Technology is intended to improve the lives of humans, and it’s gotten to the point to where technology is involved in communication, logistics, healthcare and even currency. In the business world, tech and data are staples. Businesses invest in technology for ROI, efficiency, customer relationships and employee engagement.
Sure, focusing on convenience and cost is the traditional reason for technology investments, but it's gotten to the point to where technology needs to be used in more responsible ways as opposed to just focusing on convenience and cost.
In fact, almost three-fourths of business leaders believe that “responsible technology considerations will eventually come to equal business or financial considerations in importance when organizations make decisions about technology use,” according to a ThoughtWorks-MIT Technology Review Insights report.
“As technology becomes a fundamental part of every business, and as we see consequences of its misuse play out, responsible technology use has become a critical business expectation,” said MIT Technology Review Insights’ Global Editorial Director Laurel Ruma.
But what is responsible technology? ThoughtWorks describes responsible technology the active consideration of values, unintended consequences and negative impacts of technology. Responsible tech includes various voices in the adoption and deployment process, and seeks to manage and mitigate potential risk and harm to all communities affected by that technology.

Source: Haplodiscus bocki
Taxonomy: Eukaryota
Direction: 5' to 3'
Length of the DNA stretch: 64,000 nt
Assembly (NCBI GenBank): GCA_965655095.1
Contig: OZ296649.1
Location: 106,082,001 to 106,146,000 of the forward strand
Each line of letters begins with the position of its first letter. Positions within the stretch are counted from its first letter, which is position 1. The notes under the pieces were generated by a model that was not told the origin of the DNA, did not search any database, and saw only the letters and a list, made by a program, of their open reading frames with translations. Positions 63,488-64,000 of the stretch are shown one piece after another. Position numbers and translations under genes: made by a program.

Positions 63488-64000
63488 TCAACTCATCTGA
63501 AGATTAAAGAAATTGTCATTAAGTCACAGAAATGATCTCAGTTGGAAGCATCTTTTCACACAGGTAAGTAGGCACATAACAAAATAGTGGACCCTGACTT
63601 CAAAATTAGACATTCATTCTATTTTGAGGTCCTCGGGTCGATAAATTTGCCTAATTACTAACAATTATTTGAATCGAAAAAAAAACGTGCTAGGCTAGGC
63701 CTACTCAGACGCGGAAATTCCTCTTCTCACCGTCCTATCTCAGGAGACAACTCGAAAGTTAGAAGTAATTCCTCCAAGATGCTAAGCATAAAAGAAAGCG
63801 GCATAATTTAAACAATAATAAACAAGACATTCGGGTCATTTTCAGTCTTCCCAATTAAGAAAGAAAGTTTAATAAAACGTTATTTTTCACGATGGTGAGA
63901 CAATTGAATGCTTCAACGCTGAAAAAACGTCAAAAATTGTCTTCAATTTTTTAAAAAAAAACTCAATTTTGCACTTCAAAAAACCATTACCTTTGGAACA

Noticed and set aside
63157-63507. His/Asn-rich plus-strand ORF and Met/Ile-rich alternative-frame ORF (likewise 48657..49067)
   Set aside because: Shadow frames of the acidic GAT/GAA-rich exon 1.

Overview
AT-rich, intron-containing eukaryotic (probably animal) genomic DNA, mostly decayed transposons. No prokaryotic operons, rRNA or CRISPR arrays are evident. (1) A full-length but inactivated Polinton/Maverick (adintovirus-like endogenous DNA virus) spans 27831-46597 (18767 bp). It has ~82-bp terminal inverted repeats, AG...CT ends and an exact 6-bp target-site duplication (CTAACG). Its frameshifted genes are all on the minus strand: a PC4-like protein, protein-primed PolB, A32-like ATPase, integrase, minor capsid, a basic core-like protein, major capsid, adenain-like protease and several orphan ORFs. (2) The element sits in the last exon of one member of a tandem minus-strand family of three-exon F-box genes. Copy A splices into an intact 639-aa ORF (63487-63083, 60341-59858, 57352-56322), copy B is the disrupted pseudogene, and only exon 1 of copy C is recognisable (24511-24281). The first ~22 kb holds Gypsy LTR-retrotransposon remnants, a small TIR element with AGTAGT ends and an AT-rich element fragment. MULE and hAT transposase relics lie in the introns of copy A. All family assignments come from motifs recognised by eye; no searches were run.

The majority of survey respondents’ organizations a level of official policies in place for enacting responsible technology initiatives. Of respondents, 67% said their organization has methodologies, guidelines or frameworks for implementing specific types of responsible tech.
The reasons organizations are preparing to pursue responsible technology are to improve brand reception, increase attractiveness from investors and partners, develop more inclusive solutions, improve retention, regulation compliance, attract talent and manage risk.
Of course, there are barriers business leaders see with pursuing responsible technology. The main barriers to adoption are a lack of senior management awareness, organizational resistance to change and internal competing priorities.
A suggestion by the report, to overcome these adoption barriers, is to reassess company culture. For example, H&M Group employs a mixture of various methods to implement responsible AI and data practices, and the resources they use change frequently to meet the always moving target of industry developments.
Still, organizational motivations are not always sufficient to overcome barriers to change. But as the world usually sees with every advancement, companies tend to uncover unexpected benefits or areas of opportunity.
With responsible technology here to stay, organizations understand that failing to act on these issues comes with negative effects, and demonstrating responsible technology use is critical to counter the growing hostility toward big tech.
“Today’s business leaders are not only starting to understand the urgent need for the responsible use of technology but they’re also seeing the solid, enterprise-enhancing reasons for doing so,” said Dr. Rebecca Parsons, Chief Technology Officer at ThoughtWorks.
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